|Originally known as the Revenue Marine founded on August 4th 1790 and later changed the name to Coast Guard Day, by then-Secretary of the Treasury Alexander Hamilton. On that date, U.S. Congress, guided by Hamilton, authorized the building of a fleet of the first ten Revenue Service cutters, whose responsibility would be enforcement of the first tariff laws enacted by the U.S. Congress under the U.S. Constitution. This was an important revenue source as there was no income taxation which was established in the early 20th century by progressive Woodrow Wilson.|
The U.S. Coast Guard received its present name through an act of the U.S. Congress signed into law by U.S. President Woodrow Wilson on January 28, 1915 that merged the Revenue Cutter Service with the U.S. Life-Saving Service, and provided the nation with a single maritime service dedicated to saving life at sea and enforcing the nation’s maritime laws.
What is the Revenue Marine?
The first ten Revenue Service cutters were ten oceangoing cutters built at the behest of the 1st United States Congress in the early 1790s to crack down on smuggling. Since the United States Navy had at the time not yet been formed (it was established in 1798), these ten cutters of the newly formed Revenue Marine therefore represent the United States Government’s first official “armed force afloat”, as well as being the first seagoing vessels to operate with what would later become the United States Coast Guard.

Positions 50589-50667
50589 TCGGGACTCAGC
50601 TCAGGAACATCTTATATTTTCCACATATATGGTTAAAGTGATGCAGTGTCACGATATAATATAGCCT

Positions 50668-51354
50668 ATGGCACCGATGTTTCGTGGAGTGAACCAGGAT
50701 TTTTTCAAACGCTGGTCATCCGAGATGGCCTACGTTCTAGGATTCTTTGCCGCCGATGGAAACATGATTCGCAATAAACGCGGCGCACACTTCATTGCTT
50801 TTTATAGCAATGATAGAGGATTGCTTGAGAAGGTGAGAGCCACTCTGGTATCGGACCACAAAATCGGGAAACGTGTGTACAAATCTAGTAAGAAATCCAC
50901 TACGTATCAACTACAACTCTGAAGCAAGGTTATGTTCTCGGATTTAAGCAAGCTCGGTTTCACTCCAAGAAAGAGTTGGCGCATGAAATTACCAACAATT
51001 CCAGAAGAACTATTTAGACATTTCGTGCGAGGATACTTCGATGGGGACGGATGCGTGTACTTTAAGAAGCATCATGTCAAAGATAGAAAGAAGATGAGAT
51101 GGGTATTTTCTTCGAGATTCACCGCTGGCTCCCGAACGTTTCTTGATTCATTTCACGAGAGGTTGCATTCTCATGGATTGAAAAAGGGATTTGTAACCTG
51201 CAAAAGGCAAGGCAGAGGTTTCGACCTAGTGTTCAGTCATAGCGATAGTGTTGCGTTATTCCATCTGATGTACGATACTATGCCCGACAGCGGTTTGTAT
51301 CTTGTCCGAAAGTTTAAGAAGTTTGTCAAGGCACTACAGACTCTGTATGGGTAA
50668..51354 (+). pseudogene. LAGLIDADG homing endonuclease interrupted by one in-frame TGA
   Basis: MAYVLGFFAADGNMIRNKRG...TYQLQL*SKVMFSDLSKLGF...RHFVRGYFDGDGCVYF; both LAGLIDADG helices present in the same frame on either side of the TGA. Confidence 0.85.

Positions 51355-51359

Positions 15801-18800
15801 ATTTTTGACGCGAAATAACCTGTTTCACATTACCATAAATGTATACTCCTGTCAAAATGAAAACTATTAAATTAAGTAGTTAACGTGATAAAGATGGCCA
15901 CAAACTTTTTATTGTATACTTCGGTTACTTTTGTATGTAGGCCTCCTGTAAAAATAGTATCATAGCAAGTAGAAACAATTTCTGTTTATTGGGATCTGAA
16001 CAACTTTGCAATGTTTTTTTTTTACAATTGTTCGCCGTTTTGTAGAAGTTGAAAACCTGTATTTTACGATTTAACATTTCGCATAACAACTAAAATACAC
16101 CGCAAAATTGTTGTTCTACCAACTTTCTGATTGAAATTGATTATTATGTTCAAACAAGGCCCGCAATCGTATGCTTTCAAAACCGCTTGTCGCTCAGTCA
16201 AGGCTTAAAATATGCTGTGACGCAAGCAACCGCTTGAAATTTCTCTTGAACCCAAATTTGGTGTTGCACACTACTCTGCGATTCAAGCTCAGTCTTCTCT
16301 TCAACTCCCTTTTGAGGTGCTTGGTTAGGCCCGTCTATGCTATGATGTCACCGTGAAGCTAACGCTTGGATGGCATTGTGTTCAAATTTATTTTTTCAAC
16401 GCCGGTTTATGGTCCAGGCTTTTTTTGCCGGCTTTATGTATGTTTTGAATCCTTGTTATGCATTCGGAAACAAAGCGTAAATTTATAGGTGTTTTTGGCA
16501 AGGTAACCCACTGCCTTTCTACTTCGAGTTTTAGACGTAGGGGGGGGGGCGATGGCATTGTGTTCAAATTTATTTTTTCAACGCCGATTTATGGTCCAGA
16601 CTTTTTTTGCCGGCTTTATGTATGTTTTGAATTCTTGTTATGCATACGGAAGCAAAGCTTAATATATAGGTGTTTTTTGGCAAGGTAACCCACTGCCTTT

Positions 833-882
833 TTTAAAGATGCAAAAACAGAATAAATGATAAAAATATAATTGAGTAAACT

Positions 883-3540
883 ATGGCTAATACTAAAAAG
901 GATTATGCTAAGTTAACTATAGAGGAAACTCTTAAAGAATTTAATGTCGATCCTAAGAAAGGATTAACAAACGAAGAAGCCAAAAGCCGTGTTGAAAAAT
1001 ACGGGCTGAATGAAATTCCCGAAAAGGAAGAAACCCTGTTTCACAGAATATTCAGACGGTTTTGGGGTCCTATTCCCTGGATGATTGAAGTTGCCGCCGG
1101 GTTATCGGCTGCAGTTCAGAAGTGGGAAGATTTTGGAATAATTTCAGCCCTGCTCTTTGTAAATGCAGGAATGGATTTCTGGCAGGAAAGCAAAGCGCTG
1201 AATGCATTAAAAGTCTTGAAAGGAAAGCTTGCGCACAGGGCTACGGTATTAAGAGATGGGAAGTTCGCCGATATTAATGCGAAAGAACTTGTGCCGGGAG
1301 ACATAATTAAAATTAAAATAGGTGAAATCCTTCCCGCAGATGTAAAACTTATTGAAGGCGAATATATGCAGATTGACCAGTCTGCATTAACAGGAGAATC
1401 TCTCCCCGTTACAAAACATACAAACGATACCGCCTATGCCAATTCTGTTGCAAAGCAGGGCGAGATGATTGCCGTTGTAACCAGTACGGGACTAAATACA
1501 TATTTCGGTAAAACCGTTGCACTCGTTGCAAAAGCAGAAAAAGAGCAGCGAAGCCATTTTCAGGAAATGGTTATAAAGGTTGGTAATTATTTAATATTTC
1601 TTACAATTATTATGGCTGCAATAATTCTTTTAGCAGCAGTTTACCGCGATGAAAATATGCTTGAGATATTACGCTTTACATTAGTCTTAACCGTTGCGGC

US Coast Guard Flags USCG
Coast Guard Day is August 4th.
The Coast Guard is America’s maritime first responder. The United States Coast Guard (USCG) is the coastal defense, search and rescue, and maritime law enforcementbranch of the United States Armed Forces and one of the country’s seven uniformed services.
Created by the U.S. Congress on 4 August 1790 at the request of Alexander Hamilton as the Revenue-Marine, it is the oldest continuous seagoing service of the United States. As Secretary of the Treasury, Hamilton headed the Revenue-Marine, whose original purpose was collecting customs duties at U.S. seaports. By the 1860s, the service was known as the U.S. Revenue Cutter Service and the term Revenue-Marine gradually fell into disuse.
The flag of the United States Coast Guard is white with a dark blue Great Seal of the United States; the shield on the eagle’s breast has a blue chief over vertical red and white stripes. Inscribed in an arc above the eagle is “UNITED STATES COAST GUARD”; below the eagle is the Coast Guard motto, “SEMPER PARATUS” (“Always Ready”) and beneath that in Arabic numerals is “1790” (the year in which the service’s ancestor, the U.S. Revenue Cutter Service, was founded). All inscriptions on the flag are in dark blue typeface.